This reveals a media-epistemological interest in the relationship between perception and reality. The object of exploration is not primarily the seen and observed operation or the object of observation but the system observed, in this case the (documentary) film and the assurance of it being an indexical depiction. However, not only the medial and apparatus-based conditions but also the perceptual conditions become a point of focus in the work of Mauer: the perception of the viewer, who plays a decidedly active role as the center of the focus and mediator of the action.
In Proportions (1979) Dóra Maurer uses the dimensions of her own body as a point of reference. On a roll of paper spread out on the floor the artist documents the dimensions of her body, and she subsequently uses a fourth of the thus measured length of her body as a system of reference and ruler for recording and determining the comparative measurements of other parts of the body—the span of a hand, the length of a forearm, and the breadth of her shoulders. Beyond enabling an observation of the proportional correspondence between various bodily measurements, the film takes on a rhythmical dimension. The element of repetition, which results from the sequencing and ordering of the body parts within a linear “strip” of notation not only lends a calm pace and meter to the action, but it also lends the filmic image a temporalization that isdisassociated from the action shown. What initially appears to be a process of spatial and pictorial investigation and measurement, gradually becomes a subtle form of temporal measurement. The work does not foreground the act of making space linear as much as the process or sequence of registering the body, the movement of the female protagonist’s along the lineal scale.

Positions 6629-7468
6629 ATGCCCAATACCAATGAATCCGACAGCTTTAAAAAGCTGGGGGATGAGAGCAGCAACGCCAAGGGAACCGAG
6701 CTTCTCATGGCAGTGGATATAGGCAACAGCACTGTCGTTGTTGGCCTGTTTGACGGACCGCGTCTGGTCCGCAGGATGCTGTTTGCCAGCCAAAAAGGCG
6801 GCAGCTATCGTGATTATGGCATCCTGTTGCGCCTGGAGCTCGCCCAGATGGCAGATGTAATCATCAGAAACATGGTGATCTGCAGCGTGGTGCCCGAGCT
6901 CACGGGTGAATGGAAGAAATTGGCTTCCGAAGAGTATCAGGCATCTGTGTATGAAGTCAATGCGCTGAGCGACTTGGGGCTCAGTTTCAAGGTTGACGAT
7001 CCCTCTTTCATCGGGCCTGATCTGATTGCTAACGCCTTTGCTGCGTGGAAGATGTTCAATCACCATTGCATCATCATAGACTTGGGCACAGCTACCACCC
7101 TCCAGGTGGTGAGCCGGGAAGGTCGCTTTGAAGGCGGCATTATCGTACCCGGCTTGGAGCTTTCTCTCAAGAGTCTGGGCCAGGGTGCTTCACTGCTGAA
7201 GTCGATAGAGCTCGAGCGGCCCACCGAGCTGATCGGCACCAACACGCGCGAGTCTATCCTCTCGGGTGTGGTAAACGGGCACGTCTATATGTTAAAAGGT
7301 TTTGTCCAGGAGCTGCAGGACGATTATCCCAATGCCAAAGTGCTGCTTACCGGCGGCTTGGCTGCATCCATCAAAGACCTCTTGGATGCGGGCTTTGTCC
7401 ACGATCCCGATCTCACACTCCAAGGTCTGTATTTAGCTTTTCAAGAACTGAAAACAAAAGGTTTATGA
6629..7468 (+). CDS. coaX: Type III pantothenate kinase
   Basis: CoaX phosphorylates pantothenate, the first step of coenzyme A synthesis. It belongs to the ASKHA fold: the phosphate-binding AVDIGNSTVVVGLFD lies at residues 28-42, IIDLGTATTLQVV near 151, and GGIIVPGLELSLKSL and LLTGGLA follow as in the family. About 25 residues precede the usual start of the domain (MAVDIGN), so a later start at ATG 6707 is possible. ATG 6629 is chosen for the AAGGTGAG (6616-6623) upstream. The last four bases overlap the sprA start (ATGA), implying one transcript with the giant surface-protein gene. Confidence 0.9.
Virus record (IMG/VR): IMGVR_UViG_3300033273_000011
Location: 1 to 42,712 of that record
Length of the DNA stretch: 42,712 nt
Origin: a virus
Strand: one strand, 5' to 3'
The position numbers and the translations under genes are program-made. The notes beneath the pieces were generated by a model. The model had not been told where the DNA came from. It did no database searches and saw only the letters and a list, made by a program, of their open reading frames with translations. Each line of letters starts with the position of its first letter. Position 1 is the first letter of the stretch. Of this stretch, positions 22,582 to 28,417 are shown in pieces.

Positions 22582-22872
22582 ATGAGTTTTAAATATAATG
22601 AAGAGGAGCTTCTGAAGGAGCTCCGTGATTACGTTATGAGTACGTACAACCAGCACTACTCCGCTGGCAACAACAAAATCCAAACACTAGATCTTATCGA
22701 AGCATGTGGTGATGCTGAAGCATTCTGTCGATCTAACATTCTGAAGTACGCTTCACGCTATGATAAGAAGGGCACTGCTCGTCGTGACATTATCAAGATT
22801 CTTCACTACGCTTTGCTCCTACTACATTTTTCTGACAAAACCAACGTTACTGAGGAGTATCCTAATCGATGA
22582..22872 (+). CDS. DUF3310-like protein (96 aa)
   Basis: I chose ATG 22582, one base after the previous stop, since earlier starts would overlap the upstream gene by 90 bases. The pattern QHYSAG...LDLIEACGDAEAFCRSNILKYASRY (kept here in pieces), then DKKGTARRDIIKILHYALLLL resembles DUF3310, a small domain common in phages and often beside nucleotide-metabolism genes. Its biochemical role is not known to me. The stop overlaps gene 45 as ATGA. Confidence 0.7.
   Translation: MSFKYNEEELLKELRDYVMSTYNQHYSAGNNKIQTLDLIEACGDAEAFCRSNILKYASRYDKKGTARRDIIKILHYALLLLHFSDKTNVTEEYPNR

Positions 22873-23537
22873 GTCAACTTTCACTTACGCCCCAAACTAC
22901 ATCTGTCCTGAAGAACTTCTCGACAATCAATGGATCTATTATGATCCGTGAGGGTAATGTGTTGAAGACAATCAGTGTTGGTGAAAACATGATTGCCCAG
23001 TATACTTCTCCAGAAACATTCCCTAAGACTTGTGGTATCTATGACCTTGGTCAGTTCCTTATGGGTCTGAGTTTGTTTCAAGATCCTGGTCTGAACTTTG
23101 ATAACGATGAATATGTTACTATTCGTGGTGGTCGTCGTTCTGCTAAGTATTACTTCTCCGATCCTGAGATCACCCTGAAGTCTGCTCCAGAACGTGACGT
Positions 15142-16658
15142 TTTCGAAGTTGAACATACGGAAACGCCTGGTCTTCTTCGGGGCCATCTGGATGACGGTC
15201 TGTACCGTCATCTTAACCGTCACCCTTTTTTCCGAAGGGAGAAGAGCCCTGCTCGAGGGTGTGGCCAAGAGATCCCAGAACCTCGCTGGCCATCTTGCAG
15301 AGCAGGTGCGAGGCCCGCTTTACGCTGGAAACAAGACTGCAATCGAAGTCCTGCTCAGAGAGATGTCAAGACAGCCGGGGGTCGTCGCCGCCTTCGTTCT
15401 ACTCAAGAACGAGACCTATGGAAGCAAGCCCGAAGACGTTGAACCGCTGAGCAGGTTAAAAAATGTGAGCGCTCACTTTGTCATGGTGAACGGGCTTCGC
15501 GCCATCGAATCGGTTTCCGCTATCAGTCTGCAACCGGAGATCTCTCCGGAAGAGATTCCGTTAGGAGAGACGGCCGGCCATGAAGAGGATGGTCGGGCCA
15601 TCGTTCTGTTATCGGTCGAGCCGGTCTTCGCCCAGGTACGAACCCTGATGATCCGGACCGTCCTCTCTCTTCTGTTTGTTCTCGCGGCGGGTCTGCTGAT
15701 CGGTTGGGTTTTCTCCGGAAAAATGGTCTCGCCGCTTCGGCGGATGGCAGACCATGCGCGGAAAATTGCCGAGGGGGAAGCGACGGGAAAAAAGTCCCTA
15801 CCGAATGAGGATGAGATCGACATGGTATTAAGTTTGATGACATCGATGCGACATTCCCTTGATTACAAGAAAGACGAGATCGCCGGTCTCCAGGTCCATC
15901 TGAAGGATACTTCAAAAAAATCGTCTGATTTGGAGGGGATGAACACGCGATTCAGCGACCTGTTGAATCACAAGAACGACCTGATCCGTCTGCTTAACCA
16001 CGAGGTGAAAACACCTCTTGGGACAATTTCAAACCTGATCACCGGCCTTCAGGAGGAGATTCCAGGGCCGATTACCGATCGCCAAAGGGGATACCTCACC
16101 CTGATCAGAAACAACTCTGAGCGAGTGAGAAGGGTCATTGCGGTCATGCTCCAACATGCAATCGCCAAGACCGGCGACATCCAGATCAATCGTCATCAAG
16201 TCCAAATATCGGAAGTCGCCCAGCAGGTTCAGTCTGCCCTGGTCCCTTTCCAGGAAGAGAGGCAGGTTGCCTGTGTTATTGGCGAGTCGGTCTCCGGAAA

In Timing (1973/1980) the viewer is confronted with a spanned, white cloth, which at the beginning of the film encompasses the entire space of the image, corresponding precisely to the proportions of the image frame. The cloth is subsequently folded in half seven times by Dóra Maurer, causing the dark background to increasingly take over the white area of the “canvas.” Dressed in black, the artist largely remains invisible when standing in front of the black background. Only her hands reveal her as the protagonist of the folding process. Like the film Learned spontaneous movements, the work Timing is also broken down into four segments: sequence 1 shows the successive folding of the cloth. As in Learned spontaneous movements, one could describe this first part of the film as a mere recording on film, a documentation. In the second film sequence, however, one half of the image is masked off, the film is rewound and the previously masked half of the film is then exposed while filming the same repeated action. Through their juxtaposition the two sets of film material indicate minimal discrepancies and shifts in the performed actions. The supposedly documentary scenario begins to break down; the unity and correspondence of filmic time begins to fall apart. In this chronoaesthetic manifestation of difference the filmic notation begins to operate in opposition “to itself.” Again, the dimension of time enters into the image. In the third film sequence Mauer divides the rectangle of the screen once again. Individual sections of the image end up going dark due to the differing lengths of the footage. This drifting apart of the juxtaposed film segments gives rise to the impression of pictorial breakdown and disruption, which forms a predominating aesthetic. In the fourth sequence the image is now broken down into eight parts, utterly overwhelming the viewer. The coherency of the depicted action seems to be completely deconstructed and—for the viewer—kaleidoscopically refracted.